Something you may well have “seen” already (for it used to be featured on the reverse of the 200 Kuna note), the General’s Headquarters on Trg Svetog Trojstva (Holy Trinity Square) is an impressive Renaissance-Baroque building, built in 1726 – indeed, for Austro-Hungarian military leaders at the time. These days, it houses Josip Juraj Strossmayer University. In front of the building is the Plague Column from 1729, built to ensure the plague never returns to the city.
St Peter and Paul Co-Cathedral
With its 90 m-tall bell tower, the Cathedral (pictured further up the page) is the second tallest church in Croatia after Zagreb’s cathedral. Built in red brick (it was completed in 1898 after only four years of construction) which means it has a rather striking appearance, the “co-cathedral” name refers to the fact it is the cathedral of the Djakovo-Osijek Archdiocese. The Cathedral is home to five bells.
Just by the Cathedral is the city’s main square, Trg Ante Starcevica which is named after a 19th-century Croatian politician. (There is a statue dedicated to him in one corner of the square.)
Sights from the War
Not perhaps everyone’s cup of tea, however, given Osijek’s recent turbulent history it is no surprise that there are a number of interesting sights related to the 1990s War of Independence. The most famous of these is the Monument to the Red Fico on Vukovarska Cesta (Vukovar Road) – this is a tribute to a real red “Fico” car (similar to an old-style Fiat 500) that was parked by an Osijek local in June 1991 to try and stop advancing Yugoslav Army tanks. (It was obliterated.) The Monument shows the red car rising up on a tank.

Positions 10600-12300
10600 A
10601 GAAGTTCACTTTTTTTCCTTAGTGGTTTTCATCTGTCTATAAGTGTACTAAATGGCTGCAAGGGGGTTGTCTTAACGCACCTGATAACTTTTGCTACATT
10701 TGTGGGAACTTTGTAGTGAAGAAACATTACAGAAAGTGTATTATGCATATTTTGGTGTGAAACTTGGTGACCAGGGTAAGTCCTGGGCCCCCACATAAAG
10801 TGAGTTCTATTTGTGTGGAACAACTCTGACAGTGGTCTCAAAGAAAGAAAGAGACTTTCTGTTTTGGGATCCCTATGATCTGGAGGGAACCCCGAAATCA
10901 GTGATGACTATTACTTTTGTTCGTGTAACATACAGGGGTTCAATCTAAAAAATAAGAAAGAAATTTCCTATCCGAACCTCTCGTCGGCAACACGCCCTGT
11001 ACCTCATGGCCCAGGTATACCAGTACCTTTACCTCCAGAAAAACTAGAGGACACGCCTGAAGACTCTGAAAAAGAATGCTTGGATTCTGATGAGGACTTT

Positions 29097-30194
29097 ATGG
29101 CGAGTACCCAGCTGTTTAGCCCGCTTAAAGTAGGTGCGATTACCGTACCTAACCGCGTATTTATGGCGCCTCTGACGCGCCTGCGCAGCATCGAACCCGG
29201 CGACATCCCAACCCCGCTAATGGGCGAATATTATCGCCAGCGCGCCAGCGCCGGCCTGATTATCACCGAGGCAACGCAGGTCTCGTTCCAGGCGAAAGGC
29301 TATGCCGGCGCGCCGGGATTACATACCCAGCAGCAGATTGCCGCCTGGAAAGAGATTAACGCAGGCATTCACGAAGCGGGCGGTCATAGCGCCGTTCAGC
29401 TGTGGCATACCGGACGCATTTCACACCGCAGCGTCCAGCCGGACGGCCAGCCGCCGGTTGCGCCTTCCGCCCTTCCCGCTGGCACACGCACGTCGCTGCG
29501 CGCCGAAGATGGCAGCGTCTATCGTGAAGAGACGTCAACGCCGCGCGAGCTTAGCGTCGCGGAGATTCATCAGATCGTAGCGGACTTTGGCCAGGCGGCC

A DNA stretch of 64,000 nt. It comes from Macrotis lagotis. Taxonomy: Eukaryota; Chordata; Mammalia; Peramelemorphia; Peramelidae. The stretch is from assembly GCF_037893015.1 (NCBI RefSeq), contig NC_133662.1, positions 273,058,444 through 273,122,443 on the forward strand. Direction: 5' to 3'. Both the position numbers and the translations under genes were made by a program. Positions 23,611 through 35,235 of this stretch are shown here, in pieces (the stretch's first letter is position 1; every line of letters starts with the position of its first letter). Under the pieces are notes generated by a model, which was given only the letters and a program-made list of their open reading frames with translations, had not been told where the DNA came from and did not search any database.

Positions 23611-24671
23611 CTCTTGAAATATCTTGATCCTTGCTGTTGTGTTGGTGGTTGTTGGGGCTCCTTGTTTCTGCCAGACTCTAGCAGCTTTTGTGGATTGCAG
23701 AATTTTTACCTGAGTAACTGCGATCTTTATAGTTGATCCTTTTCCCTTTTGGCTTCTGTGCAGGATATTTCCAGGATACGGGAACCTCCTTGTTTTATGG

Just down Ulica Kneza Trpimira from the above is the Osijek Nepokoreni grad graffiti – this means “Osijek Undefeated City“. This was painted onto the wall in November 1991 when the city was being heavily attacked, and the day the nearby town of Vukovar was occupied. The wall is a protected monument.
Some buildings damaged during the war had parts of their damaged brick facades painted a striking red colour to highlight their “wounds”.
Osijek Zoo is the largest zoo in Croatia, situated away from the main part of the city, in an area with large open spaces for some of the animals to roam. The Zoo is home to around 650 animals – 80 different species, 20 of which live in aquariums and terrariums. Come here and see giraffes, zebra, antelopes, camels, chimpanzees, African lions, brown bears, wolves, bison, meerkats, ostrich, dwarf crocodiles and more! The Zoo is open year-round, and children under 3 go free.
Beaches in Osijek
Beaches…say what, now? No really! Copacabana Beach (we’re sure it’s just like the famous Brazilian one…) – also know as Kopika – is the place to head to in the hot summer months, where you can relax on the sandy beach, take a drip in River Drava and enjoy drinks in the sun.
Eating & Drinking in Osijek
If there are two things you must try when in Osijek or the wider region, make it a local wine and a local beer! For the latter, it’s Osjecko beer you must try; it’s the oldest of all the Croatian beers, first being produced in 1697.